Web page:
Red Team X of Facebook searches for bugs outside of the social network’s walls

Look Red Team Facebookhay Newmanwired

The internal hacking team has been scouring company-used goods for weaknesses for the past year in an effort to make the internet a safer place overall.

In order to fool visitors into connecting to a false guest Wi-Fi network in 2019, hackers hid portable network equipment in a backpack and prowled around the Facebook corporate campus. In an effort to cover up even more nefarious hacking, they placed over 30,000 cryptominers on actual Facebook production servers that same year. If the offenders had not been Facebook employees who were part of the so-called red team tasked with finding weaknesses before the bad guys do, all of this would have been quite concerning.

Red teams are internal teams that strategize and plan like genuine hackers would to aid in thwarting prospective attacks. Red teams are commonplace in large IT organizations. Yet as more people started working from home and relying on social media sites like Facebook for all of their interactions, the threats started to evolve. Nat Hirsch, the manager of the Facebook red team, and Vlad Ionescu, a teammate, recognized a need for their purpose to advance and diversify. In order to evaluate the hardware and software that Facebook uses but doesn’t produce itself, they established a new red team. It was known as Red Team X.

While expert bug-hunting teams like Google’s Project Zero can concentrate on evaluating whatever they think is significant regardless of who creates it, a typical red team focuses on probing their own organization’s systems and products for vulnerabilities. Ionescu’s Red Team X, which was established in the spring of 2020 and operates separately of Facebook’s initial red team to investigate third-party products for flaws that can jeopardize the security of the social media giant itself, is an example of a hybrid strategy.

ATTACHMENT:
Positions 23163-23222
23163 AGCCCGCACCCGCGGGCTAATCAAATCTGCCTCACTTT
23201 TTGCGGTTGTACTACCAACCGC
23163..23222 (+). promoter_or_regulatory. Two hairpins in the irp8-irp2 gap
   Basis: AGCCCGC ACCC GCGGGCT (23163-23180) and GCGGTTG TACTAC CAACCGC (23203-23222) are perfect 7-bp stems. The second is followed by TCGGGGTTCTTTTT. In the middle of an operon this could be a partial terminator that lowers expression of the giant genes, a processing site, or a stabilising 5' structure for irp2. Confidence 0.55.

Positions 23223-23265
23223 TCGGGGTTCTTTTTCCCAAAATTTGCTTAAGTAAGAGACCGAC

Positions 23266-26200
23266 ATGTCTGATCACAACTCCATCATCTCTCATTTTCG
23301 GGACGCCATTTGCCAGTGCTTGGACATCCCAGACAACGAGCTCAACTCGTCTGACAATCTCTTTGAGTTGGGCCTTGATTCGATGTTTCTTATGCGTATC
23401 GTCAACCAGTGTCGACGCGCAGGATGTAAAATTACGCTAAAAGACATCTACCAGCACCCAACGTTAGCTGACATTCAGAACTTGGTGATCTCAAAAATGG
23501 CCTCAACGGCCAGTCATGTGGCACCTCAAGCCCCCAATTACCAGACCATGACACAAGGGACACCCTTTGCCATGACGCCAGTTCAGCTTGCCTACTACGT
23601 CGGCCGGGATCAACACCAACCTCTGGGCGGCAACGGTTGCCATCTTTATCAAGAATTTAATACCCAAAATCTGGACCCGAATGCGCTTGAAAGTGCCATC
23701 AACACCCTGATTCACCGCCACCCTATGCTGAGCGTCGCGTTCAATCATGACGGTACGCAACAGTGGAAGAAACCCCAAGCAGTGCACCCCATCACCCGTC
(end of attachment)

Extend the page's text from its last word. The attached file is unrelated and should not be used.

Ionescu explains that COVID provided an opportunity for the red team to sit back and assess how everyone is working, how things are going, and what might come next. As the pandemic progressed, the organization received more and more requests to investigate products that were outside of its normal purview. Facebook has committed specific resources to pursuing those enquiries with Red Team X. Ionescu says, “Today engineers come to us and ask us to look at items they’re utilizing. “And it can be any form of technology, including hardware, software, firmware running at the lowest level, cloud services, consumer electronics, network tools, and even industrial controls.”

Our focus is to examine the security of pretty much anything that could have an impact on Facebook as a business.


Six skilled hardware and software hackers are currently working with the group on that screening. They may easily spend months poking every nook and cranny of a given product by going down hacking rabbit holes. Red Team X therefore created an admission procedure that asks Facebook staff members specific questions, such as, “Is data saved on this device highly encrypted?” or “Is this cloud container controlling access rules strictly?” Anything that may point to specific vulnerabilities would give Facebook the most trouble.

Ionescu explains, “I’m a great nerd about this topic, and individuals I work with have the same tendencies, so if we don’t have precise questions we’re going to spend six months digging around and that’s not really that productive.

Red Team X first made a vulnerability with Cisco’s AnyConnect VPN, a problem that has since been fixed, public on January 13. Today, it will release two more. The first one is a cloud problem with Amazon Web Services that affected a PowerShell module of an AWS service. The team discovered that the module would accept PowerShell scripts from users who shouldn’t have been able to provide such inputs. PowerShell is a Windows administration tool that can execute commands. Because an unauthorized script could only be executed after the system rebooted, something most users wouldn’t be able to do, the vulnerability would have been difficult to exploit. Nonetheless, the researchers made note of the possibility that any user may ask for a reboot by opening a support ticket. That was fixed by AWS.